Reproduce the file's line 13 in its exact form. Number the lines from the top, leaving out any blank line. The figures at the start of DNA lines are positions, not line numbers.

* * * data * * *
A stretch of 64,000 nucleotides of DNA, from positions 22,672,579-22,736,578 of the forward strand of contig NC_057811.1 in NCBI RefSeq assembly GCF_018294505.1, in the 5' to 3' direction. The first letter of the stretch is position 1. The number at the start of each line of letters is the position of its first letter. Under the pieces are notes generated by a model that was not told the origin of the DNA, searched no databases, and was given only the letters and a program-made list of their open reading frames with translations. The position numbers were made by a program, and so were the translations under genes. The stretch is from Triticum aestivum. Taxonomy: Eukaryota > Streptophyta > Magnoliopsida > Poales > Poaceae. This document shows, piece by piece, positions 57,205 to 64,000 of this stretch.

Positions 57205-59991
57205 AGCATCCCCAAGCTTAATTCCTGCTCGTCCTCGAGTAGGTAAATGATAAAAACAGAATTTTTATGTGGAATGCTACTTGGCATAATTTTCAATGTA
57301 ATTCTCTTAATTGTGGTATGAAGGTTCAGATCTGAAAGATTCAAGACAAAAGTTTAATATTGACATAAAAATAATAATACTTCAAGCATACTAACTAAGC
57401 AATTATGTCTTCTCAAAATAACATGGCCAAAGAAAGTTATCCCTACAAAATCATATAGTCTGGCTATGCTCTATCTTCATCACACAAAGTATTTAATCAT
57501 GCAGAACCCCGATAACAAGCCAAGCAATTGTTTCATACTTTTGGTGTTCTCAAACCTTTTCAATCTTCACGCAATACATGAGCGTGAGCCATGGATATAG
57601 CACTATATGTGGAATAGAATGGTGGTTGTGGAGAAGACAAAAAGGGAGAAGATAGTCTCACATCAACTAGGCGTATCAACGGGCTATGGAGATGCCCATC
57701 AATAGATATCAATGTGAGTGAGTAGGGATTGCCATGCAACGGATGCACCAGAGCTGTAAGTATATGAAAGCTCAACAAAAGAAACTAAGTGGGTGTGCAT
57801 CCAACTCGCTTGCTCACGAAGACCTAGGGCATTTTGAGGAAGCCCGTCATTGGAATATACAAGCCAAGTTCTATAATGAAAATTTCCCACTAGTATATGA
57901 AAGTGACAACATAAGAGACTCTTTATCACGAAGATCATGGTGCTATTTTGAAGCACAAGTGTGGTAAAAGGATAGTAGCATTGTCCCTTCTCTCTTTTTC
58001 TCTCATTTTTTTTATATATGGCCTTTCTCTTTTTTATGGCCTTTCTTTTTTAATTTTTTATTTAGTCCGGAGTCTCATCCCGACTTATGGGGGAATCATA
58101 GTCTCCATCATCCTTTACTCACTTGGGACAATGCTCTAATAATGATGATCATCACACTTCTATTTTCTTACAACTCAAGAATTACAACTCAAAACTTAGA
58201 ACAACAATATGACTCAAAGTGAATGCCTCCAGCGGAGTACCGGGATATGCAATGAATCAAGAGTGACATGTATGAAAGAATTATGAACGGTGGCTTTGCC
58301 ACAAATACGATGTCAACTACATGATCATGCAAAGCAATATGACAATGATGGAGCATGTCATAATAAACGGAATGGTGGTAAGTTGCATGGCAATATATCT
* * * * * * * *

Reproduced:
58201 ACAACAATATGACTCAAAGTGAATGCCTCCAGCGGAGTACCGGGATATGCAATGAATCAAGAGTGACATGTATGAAAGAATTATGAACGGTGGCTTTGCC